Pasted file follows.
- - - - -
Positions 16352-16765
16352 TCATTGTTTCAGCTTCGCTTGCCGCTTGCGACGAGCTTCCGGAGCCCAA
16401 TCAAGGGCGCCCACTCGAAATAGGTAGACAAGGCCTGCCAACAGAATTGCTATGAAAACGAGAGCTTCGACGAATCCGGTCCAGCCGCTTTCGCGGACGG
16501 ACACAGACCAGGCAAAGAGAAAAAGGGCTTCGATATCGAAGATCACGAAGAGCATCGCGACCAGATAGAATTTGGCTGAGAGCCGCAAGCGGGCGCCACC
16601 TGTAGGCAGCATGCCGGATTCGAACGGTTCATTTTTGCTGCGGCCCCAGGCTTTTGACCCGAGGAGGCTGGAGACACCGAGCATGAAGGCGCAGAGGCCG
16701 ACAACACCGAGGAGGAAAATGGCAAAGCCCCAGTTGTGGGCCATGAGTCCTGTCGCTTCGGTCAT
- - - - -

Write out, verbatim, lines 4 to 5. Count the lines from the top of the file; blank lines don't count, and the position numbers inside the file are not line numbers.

16501 ACACAGACCAGGCAAAGAGAAAAAGGGCTTCGATATCGAAGATCACGAAGAGCATCGCGACCAGATAGAATTTGGCTGAGAGCCGCAAGCGGGCGCCACC
16601 TGTAGGCAGCATGCCGGATTCGAACGGTTCATTTTTGCTGCGGCCCCAGGCTTTTGACCCGAGGAGGCTGGAGACACCGAGCATGAAGGCGCAGAGGCCG